• CobraT1 - Monday, March 27, 2006 - link

    To complain about a "look ahead" during the wrap-up is totally ridiculous. This is why we read these articles, to be informed. If one is gathering information on a current purchase and is not interested in waiting, then one can easily omit the "look ahead's" inclusion.

    Here is what was stated in this "highly controversial" look ahead,

    If you need more of a reminder of why it will only help to wait, here are a few of the Conroe tests that we were able to run at IDF, which we duplicated on our systems here (same test configuration, test files and hardware):
    Conroe is being compared in one test area (encoding), an area which is the P4 true strength. The point being made that the P4 will be a soon to be obsolete, not that it outperformed the FX-60. The P4 already demonstrated that. This comparison "HURTS" Intel. Why would Intel pay for that?

    While the 965 has become a lot more competitive with the FX-60, our overall nod still goes to AMD.
    For current buyers who must have high-end, AMD is the way to go. Why would Intel pay for a recommendation for an AMD part?

    With AMD's Socket-AM2 right around the corner, and Conroe not too far away, we honestly can't recommend anything but a low cost CPU today to avoid virtually immediate obsolescence. And we'll be telling you exactly what low cost CPU that would be sometime next week...
    AT is recommending a low cost CPU for current buyers and will be releasing a comparison with the specific recommendations next week. How would this comment be biased one way or the other? What CPU or CPU's do you think that they will recommend? Has someone's confidence been shaken?

    Intel would not pay for a review that essentially says that although the latest P4 is an improvement and brings it closer to what is currently offered by AMD, despite it's strengths in a few areas the overall recommendation after comparing these 2 high-end parts in the P4EE review is the FX-60. To assert that Intel paid for such a recommendation is stupid.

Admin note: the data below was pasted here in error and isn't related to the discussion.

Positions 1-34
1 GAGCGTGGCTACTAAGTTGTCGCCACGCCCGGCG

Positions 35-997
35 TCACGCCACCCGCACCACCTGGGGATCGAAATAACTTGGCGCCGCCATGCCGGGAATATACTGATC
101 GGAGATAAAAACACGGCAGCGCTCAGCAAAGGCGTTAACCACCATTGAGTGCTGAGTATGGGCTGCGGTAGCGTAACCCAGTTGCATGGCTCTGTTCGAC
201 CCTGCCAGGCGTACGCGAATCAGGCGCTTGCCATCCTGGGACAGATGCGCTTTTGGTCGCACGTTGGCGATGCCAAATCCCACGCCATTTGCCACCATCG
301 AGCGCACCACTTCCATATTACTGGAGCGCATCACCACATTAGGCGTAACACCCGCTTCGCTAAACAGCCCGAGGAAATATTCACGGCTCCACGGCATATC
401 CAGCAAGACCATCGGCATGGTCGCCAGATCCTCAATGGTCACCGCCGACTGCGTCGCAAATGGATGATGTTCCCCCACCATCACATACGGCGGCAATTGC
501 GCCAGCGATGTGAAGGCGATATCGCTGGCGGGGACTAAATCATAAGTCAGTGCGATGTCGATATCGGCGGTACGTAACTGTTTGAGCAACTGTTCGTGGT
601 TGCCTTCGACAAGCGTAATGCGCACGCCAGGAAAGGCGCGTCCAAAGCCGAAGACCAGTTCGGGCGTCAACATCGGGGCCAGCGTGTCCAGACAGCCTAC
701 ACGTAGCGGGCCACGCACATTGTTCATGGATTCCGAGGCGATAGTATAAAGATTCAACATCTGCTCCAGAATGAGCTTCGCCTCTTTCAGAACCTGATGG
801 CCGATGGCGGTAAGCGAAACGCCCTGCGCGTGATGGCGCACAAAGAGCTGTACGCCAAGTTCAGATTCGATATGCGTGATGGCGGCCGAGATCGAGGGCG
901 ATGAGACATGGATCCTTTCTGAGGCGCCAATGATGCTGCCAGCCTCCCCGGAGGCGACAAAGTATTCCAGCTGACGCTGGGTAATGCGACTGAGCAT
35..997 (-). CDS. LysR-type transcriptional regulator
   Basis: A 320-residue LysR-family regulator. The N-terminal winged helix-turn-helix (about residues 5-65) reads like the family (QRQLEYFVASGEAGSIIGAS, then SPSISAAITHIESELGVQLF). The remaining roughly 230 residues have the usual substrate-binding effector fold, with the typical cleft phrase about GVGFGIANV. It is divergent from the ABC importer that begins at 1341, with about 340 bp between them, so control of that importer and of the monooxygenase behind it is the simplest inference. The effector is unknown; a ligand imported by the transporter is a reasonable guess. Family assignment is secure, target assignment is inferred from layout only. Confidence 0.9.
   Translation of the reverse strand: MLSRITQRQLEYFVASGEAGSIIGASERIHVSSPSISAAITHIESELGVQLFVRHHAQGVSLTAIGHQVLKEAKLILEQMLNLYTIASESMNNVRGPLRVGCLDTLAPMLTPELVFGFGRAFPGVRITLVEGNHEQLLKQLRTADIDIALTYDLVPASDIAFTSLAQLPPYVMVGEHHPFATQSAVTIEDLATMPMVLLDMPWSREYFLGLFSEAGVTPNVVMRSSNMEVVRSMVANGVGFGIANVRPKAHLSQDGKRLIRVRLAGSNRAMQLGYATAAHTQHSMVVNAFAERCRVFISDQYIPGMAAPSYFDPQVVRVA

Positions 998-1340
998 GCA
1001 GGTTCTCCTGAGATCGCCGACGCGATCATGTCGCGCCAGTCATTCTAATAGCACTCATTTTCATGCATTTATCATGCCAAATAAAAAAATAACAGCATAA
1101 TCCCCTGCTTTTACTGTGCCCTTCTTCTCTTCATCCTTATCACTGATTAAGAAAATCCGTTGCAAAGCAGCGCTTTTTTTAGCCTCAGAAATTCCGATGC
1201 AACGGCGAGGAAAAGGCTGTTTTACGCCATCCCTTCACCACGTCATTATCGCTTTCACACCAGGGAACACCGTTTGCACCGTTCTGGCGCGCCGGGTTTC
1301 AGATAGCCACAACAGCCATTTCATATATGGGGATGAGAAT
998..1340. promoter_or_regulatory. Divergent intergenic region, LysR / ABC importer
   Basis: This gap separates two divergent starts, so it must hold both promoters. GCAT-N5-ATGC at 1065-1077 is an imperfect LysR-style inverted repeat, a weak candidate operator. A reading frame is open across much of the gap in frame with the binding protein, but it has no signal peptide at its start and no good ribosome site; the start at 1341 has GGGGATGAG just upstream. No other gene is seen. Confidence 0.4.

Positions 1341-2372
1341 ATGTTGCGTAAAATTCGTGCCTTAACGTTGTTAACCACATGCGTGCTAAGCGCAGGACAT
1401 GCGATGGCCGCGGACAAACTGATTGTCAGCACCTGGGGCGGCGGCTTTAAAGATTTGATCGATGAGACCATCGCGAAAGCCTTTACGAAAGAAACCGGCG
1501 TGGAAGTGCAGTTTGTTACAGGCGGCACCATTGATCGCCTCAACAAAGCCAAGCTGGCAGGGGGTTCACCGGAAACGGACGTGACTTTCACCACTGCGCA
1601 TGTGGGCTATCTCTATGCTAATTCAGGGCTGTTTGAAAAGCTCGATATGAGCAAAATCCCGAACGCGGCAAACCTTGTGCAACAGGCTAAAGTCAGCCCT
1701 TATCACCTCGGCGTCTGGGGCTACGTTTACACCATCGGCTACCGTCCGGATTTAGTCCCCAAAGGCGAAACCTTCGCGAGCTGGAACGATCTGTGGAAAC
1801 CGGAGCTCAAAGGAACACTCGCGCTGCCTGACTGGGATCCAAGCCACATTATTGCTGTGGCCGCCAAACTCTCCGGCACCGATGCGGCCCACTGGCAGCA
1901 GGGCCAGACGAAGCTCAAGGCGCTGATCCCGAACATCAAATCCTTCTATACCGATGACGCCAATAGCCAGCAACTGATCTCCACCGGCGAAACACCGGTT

The review was balanced and the inclusion of the "look ahead" was appropriate as it supported one of their final recommendations (as there was more than 1) regarding the part under review. They conclude after reviewing the P4EE,
    1- The FX-60 is the better overall CPU at this price point.
    2- The P4EE is only recommended if it's strengths are the primary requirement.
    3- For current buyers, purchase a low cost part and wait for their comparison next week for assistance.
    4- If a buyer can wait 3 to 6 months, the Conroe looks to easily outperform the current high-end from both companies at half the cost.

    AT has been forthright regarding the Conroe and has misrepresented nothing. It was clearly stated when it is to be released, there was no attempt to mislead. The information known about the Conroe should be included in every CPU review and\or comparison at it's performance level or expected price point. How many times have reviews (not just CPU's) ended with "xxxxx coming out in a few months is not expected to provide much benefit" or "xxxxx is due out in a few months, if you can wait you may be better off". This is a common practice and to NOT have this information for consideration would do all readers as well as prospective buyers a disservice.

    These silly accusations against AT as being "paid off" are pathetic and nothing more than a sign that there is fear in hearts of those who have tied themselves to of all things, a corporation. We can all be thankful that these people are not doing the reviews.

    Some people really need to grow up.